progenitor cells which causes increase in ontologic columns (Pontious et al., 2008). The involvement of neural circuits in frontal and temporal lobes as well as in amygdale and hippocampus are currently understood as the underlying mechanism for sociocommunicative-emotional deficits. Repetitive and stereotyped behaviors are known to be associated with abnormalities in fronto-striatal circuit (Ecker et al., 2015). At a structural level, cortical gyrification abnormalities like polymicrogyria, schizencephaly and macrogyria have been reported whereas at functional level, decreased activation in inferior frontal lobes during sociocommunication and emotional tasks, and hyper activation in temporal parietal cortex in response to irritant stimuli have been documented in fMRI scans. Cortical overgrowth and anomalies in neural connection have been reported in syndromic autism (Fragile X syndrome, 15qdup and 22qdel) as well as idiopathic autism. 16p11del (CNV) copy number variants is associated with increased brain size, increased brain volume and has dose response relationship with cortical surface area. Mutation of CHD8 is another genetic risk factor which is associated with macrocephaly in the frontal lobes. Cortical hyperexpansion due to increased proliferation of neural progenitor cells is similar to those observed in syndromic autism. Hence, understanding the underlying mechanism of cortical hyperexpansion may provide insights about the connection between structural changes in the brain and behavioral manifestations of autism (Hazlett et al., 2017). More reliability studies are needed to establish whether cortical surface hyperexpansion can be considered a biomarker for autism. The availability of a biomarker would mean early identification of at risk infants and would widen the window of opportunity for early intervention. In addition, it can shift prevailing behavioral diagnostic approach towards a more robust biological one paving the way towards establishing therapeutic targets of autism. References Akshoomoff, N., 2006. Use of the Mullen Scales of Early Learning for the assessment of young children with autism spectrum disorders. Child Neuropsychol. 12 (4–5), 269–277. Bryson, S.E., Zwaigenbaum, L., McDermott, C., Rombough, V., Brian, J., 2008. The Autism Observation Scale for Infants: scale development and reliability data? J. Autism Dev. Disord. 38 (4), 731–738. Chawarska, K., Macari, S., Shic, F., 2013. Decreased spontaneous attention to social scenes in 6-month-old infants later diagnosed with autism spectrum disorders. Biol. Psychiatry 74, 195–203. Ecker, C., Bookheimer, S.Y., Murphy, D.G., 2015. Neuroimaging in autism spectrum disorder:brain structure and function across the lifespan. Lancet Neurol. 14 (11), 1121–1134. Guthrie, W., Swineford, L.B., Nottke, C., Wetherby, A.M., 2013. Early diagnosis of autism spectrum disorder: stability and change in clinical diagnosis and symptom presentation. J. Child Psychol. Psychiatry 54 (5), 582–590. Hazlett, H.C., Gu, H., Munsell, B.C., The IBIS Network, et al., 2017. Early brain development in infants at high risk for autism spectrum disorder. Nature 542 (7641), 348–351.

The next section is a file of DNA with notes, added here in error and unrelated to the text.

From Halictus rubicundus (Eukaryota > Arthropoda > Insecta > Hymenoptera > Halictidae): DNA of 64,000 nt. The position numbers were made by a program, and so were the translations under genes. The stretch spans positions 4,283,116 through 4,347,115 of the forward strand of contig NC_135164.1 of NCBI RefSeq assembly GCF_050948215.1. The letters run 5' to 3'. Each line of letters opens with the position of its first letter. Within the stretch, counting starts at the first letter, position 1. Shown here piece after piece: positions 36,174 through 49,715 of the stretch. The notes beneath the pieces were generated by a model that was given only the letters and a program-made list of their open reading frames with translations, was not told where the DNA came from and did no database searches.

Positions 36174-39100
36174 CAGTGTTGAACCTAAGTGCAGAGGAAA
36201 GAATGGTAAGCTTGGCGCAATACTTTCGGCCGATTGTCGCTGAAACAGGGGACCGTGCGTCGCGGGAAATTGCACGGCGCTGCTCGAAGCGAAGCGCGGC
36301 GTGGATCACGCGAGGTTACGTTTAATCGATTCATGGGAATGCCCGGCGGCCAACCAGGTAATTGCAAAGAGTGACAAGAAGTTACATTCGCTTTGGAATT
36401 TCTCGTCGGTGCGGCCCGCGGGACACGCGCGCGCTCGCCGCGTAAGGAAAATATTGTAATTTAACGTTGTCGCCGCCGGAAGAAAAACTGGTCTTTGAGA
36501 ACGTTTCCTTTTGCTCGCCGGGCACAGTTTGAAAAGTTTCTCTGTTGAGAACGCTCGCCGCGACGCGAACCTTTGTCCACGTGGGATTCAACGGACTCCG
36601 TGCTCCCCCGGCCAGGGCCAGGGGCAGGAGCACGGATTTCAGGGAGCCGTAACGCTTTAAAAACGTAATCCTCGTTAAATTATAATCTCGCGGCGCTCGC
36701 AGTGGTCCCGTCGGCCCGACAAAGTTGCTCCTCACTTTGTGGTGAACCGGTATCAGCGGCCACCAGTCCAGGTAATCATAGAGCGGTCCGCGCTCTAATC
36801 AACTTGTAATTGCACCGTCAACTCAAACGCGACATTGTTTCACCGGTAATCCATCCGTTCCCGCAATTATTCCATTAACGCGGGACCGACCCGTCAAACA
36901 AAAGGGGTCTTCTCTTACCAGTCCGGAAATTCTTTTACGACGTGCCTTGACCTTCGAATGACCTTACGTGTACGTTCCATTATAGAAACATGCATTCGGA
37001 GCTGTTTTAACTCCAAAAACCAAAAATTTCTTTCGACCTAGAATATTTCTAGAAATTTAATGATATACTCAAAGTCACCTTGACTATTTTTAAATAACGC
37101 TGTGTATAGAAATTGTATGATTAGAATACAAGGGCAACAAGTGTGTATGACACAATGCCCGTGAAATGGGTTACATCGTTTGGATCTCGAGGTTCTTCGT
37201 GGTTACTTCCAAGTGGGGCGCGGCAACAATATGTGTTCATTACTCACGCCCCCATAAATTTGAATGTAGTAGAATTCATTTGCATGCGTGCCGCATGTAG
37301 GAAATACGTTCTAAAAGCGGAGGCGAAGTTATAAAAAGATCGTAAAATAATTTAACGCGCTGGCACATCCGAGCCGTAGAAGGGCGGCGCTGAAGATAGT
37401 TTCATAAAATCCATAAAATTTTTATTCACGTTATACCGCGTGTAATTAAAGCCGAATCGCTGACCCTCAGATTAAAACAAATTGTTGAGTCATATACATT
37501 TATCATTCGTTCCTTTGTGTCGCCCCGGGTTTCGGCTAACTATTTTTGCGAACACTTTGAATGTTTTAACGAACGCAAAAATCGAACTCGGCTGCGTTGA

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Letter to the Editor / Asian Journal of PsychiatryAJP 27 (2017) 127–128

Pontious, A., Kowalczyk, T., Englund, C., et al., 2008. Role of intermediate progenitor cells in cerebral cortex development. Dev. Neurosci. 30, 24–32. Zwaigenbaum, L., Bryson, S., Rogers, T., et al., 2005. Behavioral manifestations of autism in the first year of life. Int. J. Dev. Neurosci. 23, 143–152.

Suravi Patra Department of Psychiatry, AIIMS, Bhubaneswar, Odisha, 751019, IndiaE-mail address: [email protected] (S. Patra).

Received 24 February 2017 Available online xxx